A couple of years ago, as fallout from a layoff, I found myself with a pair of 400 MHz iMac DV machines (“grape” and “blueberry”, for those keeping score). One of these sits under my desk, running software that will likely be illegal soon. The other has been deployed in the kitchen (more on that in a later entry).
As this model was discontinued in mid 2000, these machines were starting to show their age. They had a number of problems that I vowed to handle when I got around to it. I happened to get around to it late in 2004, but only after spending a great deal of time tracking some information down. This post intends to distill this information into one place for those looking to do similar things. (I found many such people asking for help, and not getting answers). The problems to solve were these:
- Intermittent video problems
- Intermittent boot problems
- Inability to turn off the internal monitor and use only the external VGA connection.
- Limited disk space
It turns out that the first two problems are related. Earlier iMacs had a number of problems with their firmware and analog video boards conspiring in ways that manifest in random naughtiness. I’d seen several variations of the behavior on these two machines. Sometimes the internal monitor would not work at all. Sometimes it would display only very faintly or all in green. Sometimes a reboot would get past the boot chime and then die. The blueberry machine provided the drive to fix these machines when it started exhibiting the latter behavior all of the time. The grape machine could boot, but seemed locked in “dim display” mode.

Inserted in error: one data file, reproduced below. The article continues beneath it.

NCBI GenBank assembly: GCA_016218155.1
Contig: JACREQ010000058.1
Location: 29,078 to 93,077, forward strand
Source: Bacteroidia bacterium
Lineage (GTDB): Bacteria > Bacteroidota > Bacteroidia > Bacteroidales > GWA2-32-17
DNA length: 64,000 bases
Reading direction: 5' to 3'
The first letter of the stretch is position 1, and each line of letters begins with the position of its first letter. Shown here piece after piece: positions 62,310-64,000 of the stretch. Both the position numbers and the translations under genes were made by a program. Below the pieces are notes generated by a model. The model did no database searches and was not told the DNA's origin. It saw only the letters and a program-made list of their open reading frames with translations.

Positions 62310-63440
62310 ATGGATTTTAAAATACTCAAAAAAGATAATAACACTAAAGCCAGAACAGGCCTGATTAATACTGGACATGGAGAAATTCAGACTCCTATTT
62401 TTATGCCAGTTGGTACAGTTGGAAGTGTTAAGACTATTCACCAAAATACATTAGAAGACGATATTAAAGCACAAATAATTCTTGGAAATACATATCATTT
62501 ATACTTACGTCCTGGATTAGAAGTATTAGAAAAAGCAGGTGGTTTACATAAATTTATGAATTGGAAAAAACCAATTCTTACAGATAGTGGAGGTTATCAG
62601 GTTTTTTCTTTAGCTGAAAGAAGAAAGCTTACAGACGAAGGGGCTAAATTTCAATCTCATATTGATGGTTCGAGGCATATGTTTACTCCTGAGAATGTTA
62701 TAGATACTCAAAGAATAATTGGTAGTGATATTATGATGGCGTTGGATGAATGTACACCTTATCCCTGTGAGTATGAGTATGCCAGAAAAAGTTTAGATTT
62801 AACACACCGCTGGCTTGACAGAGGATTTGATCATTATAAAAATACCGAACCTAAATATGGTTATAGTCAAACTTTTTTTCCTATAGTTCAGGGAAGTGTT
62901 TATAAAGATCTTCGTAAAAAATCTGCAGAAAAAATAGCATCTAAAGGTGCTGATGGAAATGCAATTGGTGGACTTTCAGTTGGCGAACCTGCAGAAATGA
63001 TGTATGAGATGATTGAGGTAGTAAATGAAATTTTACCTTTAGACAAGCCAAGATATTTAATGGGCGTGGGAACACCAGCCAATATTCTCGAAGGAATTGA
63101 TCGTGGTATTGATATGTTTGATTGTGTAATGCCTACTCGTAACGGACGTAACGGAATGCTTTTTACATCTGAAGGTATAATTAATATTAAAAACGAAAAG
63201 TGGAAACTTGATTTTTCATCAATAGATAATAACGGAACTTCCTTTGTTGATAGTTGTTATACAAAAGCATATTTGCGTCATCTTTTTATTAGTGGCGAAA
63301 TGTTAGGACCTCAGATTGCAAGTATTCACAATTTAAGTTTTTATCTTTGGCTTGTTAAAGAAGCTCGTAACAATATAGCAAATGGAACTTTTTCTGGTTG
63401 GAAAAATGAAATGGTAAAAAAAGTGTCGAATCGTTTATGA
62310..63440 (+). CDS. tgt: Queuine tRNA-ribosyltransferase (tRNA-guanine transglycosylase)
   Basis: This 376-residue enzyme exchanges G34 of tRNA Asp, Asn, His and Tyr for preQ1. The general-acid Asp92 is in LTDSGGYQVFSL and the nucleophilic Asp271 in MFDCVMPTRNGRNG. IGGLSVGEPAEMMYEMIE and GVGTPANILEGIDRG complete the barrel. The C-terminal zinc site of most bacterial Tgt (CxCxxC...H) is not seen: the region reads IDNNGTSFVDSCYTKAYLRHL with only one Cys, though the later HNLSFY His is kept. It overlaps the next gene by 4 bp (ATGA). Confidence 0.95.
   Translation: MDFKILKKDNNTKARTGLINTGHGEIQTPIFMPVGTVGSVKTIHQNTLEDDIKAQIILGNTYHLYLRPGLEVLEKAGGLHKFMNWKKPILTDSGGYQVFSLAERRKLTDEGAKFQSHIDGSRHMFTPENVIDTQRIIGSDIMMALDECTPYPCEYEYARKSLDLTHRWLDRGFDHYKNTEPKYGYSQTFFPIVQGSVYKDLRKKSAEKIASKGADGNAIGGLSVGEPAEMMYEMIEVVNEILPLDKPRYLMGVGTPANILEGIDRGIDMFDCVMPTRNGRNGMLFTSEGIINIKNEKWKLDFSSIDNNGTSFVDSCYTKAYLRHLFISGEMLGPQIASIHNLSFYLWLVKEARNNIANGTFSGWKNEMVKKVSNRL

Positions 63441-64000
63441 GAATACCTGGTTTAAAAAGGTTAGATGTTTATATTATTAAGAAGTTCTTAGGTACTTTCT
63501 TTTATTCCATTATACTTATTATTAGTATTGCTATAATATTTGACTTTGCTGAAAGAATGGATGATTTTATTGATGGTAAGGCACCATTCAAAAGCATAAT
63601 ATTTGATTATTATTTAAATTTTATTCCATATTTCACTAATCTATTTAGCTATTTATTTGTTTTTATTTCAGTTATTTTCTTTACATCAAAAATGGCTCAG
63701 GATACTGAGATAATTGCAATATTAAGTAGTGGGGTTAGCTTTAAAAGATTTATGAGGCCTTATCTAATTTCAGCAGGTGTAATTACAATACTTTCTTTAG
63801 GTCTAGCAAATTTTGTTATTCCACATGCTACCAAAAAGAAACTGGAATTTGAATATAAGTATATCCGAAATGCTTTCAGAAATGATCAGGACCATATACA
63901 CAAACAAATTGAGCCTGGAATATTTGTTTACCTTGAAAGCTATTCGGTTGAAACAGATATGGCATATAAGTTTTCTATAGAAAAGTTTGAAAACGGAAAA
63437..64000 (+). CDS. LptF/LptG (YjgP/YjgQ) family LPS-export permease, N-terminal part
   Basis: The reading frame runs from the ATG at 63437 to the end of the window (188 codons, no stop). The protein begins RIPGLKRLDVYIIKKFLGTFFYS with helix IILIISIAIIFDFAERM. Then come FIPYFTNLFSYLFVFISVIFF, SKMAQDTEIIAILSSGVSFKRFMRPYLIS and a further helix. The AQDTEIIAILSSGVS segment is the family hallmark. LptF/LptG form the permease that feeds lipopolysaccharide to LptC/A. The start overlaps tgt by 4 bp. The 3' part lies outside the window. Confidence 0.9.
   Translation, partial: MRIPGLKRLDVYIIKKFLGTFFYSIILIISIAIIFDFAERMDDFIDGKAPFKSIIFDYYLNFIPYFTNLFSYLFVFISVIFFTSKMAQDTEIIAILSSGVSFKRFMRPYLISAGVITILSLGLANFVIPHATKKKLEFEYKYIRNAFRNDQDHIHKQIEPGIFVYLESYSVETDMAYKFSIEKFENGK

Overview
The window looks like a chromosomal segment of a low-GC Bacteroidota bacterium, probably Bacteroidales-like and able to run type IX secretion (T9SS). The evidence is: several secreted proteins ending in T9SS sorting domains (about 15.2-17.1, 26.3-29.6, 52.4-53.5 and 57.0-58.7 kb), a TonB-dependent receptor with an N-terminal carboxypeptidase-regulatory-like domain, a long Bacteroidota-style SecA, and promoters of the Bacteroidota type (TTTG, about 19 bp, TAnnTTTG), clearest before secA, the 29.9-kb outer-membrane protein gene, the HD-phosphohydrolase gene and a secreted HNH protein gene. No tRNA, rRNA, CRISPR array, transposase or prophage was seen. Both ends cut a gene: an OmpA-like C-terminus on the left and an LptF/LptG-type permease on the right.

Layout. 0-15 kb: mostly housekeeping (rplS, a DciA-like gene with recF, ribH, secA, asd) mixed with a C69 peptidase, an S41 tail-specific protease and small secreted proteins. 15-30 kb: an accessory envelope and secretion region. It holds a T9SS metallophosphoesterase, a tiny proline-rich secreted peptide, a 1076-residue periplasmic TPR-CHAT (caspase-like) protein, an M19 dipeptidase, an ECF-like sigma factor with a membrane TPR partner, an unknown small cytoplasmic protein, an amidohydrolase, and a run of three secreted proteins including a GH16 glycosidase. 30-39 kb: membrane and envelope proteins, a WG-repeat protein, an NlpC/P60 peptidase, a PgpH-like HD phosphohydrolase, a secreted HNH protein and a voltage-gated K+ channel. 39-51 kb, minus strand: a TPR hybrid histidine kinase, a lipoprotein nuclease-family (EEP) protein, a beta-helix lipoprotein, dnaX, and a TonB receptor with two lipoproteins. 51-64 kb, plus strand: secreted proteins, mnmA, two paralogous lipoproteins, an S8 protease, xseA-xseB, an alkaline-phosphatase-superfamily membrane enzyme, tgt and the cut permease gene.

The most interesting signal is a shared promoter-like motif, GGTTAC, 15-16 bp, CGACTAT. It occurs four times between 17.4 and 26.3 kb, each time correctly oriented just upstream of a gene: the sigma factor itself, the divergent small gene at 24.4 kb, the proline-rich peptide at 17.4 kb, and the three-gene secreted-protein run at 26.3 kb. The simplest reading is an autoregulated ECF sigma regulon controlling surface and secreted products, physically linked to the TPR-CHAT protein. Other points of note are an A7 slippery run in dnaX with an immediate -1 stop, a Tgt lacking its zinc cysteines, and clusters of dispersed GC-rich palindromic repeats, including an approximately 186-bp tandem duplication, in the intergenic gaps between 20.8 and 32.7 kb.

After far too long searching for fixes to this problem, I happened across a link to an incredible troubleshooting page for this exact problem. Why this didn’t show up first (or even in the first few pages) in a Google search, I don’t know. Hopefully it does by now. In any case, this explained the problem and provided some great things to try.
According to this page, these problems result from old firmware, and the trick is to get the machine to boot long enough to upgrade it. This presented me with a problem. Supposedly, you cannot run OS X on this model unless the firmware has been upgraded to the latest version, the same version that fixes the problems. Having run OS X on these machines since the 10.0 beta, I assumed I had the correct version, but still had the problem. The machine I could still boot showed the latest 4.1.9 firmware version, but still had the dim display.